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Peaked Capitalism? Pt. 1

22, April 2009

1.  The ‘Free Market’ crashed, right?

Before spring ’08, Northern Rock a UK bank, experienced a ‘bank run’. People queued (physically and electronically) to reclaim their deposits, the bank crashed, the British government intervened, eventually nationalising the bank. The writing was on the wall then, and years earlier on a less noticed wall,  now,  it wasn’t just all over town, it was all  over the TV.

Stock market plunges, collapsing housing values, failing businesses; unemployment… all that followed should make it incontestable to say that the ‘free market’ crashed. Yet most business continues, a small minority of people are still able live in luxury, even excess… sport and entertainment are unabated…  Our contrasting perspectives affect our views of economic and political systems: As we attempt to understand what is going on even the words we use get in the way.

The argument over words is illustrated by the term ‘free market’ – some say that the economic system is out of control, and that lack of regulation has caused the current crisis. Others say that there has never been ‘free market’ capitalism. ‘Socialism’ gets the same rap – ‘never been tried – is not communism, etc” The 2nd part of this blog will address that subset, for those who are interested.

So what happened? What caused this economic ‘crash’?

Central Banks, State Intervention and ‘Fiat’ Money Systems

Some people do not link the cause of the crisis to any events such as the housing ‘bubble’. Instead they question the sustainability of the very monetary system under which most of the world operates: The ‘Fiat’ Monetary system. This system decouples money from any actual ‘store of value’, (such as a rare commodity, like gold). That, together with the creation of central banks, they argue, allows governments to print money, create deficits, and devalue national currencies.

Worse still, they maintain, the system can only sustain itself by ever more reckless behaviour, ‘inventing’ more money and derivative values which are backed by very little.

Richard J. Greene, a huge critic of The ‘Fiat’ Monetary system, predicted the current situation back in 2004. According to Aida Edemariam the percentage of the UK’s money backed by something real verses ‘unbacked’ money in bank deposits is approximately one, yes – just 1%.

Does money actually have to be backed by something real? Intuition would tell us so, but if so what? Labour? Mineral or material wealth? And how, given that most money doesn’t change hands at all, would the system change in a digital age? The 4th part of this blog takes that subject up. First, there are other viewpoints to note…

Too much government.

Some people think that there is too much intervention by government and that as a consequence ‘Free Market Capitalism’ has not been allowed to flourish as it would in an unregulated market.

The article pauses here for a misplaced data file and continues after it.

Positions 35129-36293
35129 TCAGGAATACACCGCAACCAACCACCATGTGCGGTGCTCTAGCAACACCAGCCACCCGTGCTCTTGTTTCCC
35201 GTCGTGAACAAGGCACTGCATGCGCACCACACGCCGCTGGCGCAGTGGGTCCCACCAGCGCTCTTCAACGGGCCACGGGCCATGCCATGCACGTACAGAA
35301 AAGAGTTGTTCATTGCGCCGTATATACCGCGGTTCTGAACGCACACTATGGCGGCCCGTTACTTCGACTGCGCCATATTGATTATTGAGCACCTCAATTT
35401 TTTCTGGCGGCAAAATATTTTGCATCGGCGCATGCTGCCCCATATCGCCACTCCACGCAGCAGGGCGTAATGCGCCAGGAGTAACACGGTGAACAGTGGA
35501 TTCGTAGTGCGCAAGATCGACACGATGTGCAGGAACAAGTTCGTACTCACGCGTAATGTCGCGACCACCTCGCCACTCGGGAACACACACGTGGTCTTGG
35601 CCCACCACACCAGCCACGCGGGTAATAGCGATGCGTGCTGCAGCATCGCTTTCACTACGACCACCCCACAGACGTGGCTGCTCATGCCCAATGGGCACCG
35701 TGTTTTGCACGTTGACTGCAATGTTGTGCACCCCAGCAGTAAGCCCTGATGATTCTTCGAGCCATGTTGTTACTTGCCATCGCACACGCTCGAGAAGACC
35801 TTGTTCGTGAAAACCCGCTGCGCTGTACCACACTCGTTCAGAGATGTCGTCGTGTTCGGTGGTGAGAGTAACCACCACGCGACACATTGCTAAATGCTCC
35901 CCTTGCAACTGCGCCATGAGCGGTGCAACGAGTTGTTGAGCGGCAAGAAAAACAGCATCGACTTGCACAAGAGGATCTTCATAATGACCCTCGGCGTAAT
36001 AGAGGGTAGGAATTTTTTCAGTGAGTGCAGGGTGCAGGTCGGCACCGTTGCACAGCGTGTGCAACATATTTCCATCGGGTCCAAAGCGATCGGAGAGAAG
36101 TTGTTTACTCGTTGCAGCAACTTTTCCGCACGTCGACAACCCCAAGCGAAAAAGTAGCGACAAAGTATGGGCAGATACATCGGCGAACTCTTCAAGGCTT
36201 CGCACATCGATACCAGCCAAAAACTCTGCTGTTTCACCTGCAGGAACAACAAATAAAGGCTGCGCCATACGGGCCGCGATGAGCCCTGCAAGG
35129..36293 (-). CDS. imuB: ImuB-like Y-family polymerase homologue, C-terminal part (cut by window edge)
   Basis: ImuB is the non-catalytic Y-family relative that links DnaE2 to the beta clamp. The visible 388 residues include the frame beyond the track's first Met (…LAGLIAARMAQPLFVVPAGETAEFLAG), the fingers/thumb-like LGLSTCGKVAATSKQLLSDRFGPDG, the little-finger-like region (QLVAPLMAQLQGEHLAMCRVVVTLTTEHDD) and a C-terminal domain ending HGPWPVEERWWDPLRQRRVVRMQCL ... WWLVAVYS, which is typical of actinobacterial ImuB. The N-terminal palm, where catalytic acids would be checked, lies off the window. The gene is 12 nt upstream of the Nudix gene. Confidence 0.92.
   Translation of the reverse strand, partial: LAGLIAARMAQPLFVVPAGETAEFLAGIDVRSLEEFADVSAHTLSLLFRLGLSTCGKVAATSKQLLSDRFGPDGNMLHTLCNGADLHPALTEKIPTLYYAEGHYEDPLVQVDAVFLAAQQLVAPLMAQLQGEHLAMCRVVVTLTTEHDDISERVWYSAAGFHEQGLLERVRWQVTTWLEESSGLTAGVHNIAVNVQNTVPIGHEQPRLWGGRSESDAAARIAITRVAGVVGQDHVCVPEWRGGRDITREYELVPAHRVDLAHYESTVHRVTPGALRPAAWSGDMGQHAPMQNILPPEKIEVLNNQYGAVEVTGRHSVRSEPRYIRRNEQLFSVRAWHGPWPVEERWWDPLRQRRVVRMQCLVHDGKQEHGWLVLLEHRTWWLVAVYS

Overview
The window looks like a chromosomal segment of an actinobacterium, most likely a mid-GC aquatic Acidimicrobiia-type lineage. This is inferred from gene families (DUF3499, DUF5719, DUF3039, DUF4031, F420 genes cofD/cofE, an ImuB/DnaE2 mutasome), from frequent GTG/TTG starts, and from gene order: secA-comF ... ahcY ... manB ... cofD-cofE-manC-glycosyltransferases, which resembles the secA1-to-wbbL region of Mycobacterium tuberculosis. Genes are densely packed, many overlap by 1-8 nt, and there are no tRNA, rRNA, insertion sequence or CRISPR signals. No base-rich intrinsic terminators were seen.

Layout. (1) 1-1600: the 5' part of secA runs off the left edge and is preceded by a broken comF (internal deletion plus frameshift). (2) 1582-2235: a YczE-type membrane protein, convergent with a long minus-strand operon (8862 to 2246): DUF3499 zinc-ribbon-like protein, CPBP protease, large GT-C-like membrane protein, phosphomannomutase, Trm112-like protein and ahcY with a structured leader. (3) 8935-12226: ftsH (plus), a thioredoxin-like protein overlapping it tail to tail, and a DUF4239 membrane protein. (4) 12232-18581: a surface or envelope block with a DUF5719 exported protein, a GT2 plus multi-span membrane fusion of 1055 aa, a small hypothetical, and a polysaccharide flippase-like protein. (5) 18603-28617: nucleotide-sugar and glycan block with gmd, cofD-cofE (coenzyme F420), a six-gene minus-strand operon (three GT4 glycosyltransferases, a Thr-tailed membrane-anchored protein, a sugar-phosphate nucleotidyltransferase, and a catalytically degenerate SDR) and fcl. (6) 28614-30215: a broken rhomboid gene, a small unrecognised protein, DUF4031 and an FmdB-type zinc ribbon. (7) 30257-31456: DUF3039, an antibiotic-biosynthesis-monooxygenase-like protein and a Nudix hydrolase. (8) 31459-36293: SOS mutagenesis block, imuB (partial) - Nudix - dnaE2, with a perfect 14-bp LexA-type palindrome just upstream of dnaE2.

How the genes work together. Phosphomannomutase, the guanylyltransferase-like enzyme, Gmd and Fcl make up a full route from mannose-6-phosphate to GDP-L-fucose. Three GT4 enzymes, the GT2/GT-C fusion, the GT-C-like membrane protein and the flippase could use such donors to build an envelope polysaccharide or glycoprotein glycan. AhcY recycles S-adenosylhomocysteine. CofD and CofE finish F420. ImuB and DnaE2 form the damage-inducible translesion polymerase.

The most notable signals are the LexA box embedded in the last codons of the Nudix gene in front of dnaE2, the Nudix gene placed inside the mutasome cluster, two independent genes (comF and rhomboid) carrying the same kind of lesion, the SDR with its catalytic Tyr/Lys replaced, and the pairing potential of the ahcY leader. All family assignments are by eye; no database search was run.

They see central banks as being under state control, tacitly or otherwise (even though the Federal Reserve, for example, is independent of the US Government and owned internationally by other banks). They also say that taxation allied to the provision of social ‘safety-nets’, distorts the economy.

It’s a little difficult to understand why many of those who hold this opinion are not averse to the government using taxes, bonds and increased money supply to ‘save’ the system.

Elite Excess

People who think it’s a super-rich scam are furious over what they see as “the government – acting on behalf of the capitalist system – effectively seizing the money of the ordinary workers to prop the failing banking system up.”

I’d attribute these quotes but if these people are correct we’re headed to a ‘police state’ and they wouldn’t want their names used; here’s another: “It doesn’t matter how you dress it up, tyranny is always tyranny…. What we need is to stop turning on people because of their colour or religion, and turn against our common enemy, the ruling elite.”

Greed… A Weakening of Constraint… or Not a Problem!

Martyn Jones, a independent commentator, put it succinctly: “there is no mystery as to why a combination of the overabundant supply of cheap and easy money, decades of economic bubbles and market manipulation (military-industrial, dot com, real estate, energy, basic foodstuffs, etc.), together with a somewhat decadent laissez faire attitude towards the shenanigans of some financial capitalists, has resulted in a financial and economic crisis of major proportions.”

People who normally have faith that the market ‘will generate wealth and ensure its equitable distribution’ blame, in particular, the removal, weakening, or absence of regulation tied to an ever-decreasing bank reserve requirement.

But others of different persuasion do not think Capitalism has failed at all; believing it will right itself and be fine again for a decade or so, then repeat in a ‘normal economic cycle’.

What’s different this time? They ask.

Resource depletion, that’s what. Oil and gas supplies, vital to energy and industrial agriculture (and just about everything else), as well as water and hence food. The rules of global economics seem to have been stretched so far from reality that some enforced restraint would seem necessary even if there were not a looming crisis over supply of energy.

If life really is all about supply and demand, then how long before the demands of billions of humans outstrips the supply. Surely the economic recovery has to be built in a way that’s sustainable, in every sense.

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